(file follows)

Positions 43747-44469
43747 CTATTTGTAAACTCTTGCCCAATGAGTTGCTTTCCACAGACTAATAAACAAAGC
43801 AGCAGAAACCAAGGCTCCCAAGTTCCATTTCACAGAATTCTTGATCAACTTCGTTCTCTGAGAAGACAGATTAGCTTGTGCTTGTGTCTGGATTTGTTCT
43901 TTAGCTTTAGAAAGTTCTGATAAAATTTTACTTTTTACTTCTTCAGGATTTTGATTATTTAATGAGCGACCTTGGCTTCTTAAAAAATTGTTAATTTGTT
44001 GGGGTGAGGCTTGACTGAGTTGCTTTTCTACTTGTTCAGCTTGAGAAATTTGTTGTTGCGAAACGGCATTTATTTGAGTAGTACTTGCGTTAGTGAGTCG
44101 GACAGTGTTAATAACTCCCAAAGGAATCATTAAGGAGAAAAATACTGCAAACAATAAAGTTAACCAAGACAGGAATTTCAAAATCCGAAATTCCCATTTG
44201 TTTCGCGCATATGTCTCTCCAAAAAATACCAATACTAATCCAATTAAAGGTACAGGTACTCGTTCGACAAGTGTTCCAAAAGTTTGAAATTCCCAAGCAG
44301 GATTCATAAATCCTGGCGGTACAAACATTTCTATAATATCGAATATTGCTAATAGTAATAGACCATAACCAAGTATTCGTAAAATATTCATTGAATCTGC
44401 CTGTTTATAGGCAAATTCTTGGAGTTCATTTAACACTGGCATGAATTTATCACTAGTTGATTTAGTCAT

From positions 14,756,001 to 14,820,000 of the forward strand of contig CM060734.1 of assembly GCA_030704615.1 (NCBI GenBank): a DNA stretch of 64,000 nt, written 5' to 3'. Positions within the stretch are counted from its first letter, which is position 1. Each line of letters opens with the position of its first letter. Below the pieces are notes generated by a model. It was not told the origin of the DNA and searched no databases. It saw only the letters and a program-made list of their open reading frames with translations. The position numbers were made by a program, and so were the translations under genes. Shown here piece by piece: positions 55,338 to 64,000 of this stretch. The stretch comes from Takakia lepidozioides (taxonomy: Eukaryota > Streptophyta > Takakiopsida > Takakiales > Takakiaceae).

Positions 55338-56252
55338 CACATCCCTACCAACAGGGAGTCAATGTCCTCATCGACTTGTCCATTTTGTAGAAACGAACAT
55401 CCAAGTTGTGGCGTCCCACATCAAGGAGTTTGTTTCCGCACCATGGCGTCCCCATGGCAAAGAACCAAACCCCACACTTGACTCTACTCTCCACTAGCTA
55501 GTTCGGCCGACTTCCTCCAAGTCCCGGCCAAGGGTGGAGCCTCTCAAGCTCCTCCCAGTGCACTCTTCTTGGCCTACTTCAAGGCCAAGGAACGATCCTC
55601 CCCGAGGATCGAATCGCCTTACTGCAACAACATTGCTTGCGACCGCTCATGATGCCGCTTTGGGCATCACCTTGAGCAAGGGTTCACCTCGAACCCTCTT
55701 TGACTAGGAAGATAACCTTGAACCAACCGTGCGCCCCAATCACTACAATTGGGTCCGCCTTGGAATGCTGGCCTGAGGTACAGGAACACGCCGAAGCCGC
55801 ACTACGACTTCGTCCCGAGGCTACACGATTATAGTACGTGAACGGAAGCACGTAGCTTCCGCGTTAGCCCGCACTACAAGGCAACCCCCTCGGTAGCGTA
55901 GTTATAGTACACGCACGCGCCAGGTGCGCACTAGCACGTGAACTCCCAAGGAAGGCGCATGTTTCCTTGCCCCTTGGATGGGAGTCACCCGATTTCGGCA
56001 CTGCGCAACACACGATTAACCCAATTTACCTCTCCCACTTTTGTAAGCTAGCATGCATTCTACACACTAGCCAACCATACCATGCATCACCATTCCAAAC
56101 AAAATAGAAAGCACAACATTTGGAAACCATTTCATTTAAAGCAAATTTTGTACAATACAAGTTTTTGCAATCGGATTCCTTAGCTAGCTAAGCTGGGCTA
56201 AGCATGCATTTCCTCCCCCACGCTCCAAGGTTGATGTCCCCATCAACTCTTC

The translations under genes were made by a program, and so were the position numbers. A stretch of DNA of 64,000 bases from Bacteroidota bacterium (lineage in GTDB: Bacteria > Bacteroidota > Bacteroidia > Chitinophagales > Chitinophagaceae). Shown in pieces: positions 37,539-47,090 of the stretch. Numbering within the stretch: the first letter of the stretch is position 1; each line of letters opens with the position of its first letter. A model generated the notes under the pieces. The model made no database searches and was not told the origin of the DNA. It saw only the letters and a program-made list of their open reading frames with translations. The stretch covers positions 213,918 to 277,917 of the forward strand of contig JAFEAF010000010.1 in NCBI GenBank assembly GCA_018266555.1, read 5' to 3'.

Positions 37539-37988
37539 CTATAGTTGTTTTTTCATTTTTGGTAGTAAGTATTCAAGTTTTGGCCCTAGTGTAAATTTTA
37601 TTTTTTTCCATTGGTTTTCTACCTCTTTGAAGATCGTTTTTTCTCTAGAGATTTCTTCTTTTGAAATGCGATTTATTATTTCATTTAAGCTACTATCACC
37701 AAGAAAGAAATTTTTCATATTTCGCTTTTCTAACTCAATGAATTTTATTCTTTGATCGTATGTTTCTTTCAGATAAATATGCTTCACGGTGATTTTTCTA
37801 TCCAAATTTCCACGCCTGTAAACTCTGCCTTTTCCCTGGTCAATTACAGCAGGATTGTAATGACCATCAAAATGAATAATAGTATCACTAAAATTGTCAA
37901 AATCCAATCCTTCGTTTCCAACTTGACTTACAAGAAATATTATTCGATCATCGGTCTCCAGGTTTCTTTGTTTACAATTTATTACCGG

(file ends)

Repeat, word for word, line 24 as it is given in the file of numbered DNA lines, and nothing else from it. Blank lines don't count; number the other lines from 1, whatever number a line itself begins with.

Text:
37539 CTATAGTTGTTTTTTCATTTTTGGTAGTAAGTATTCAAGTTTTGGCCCTAGTGTAAATTTTA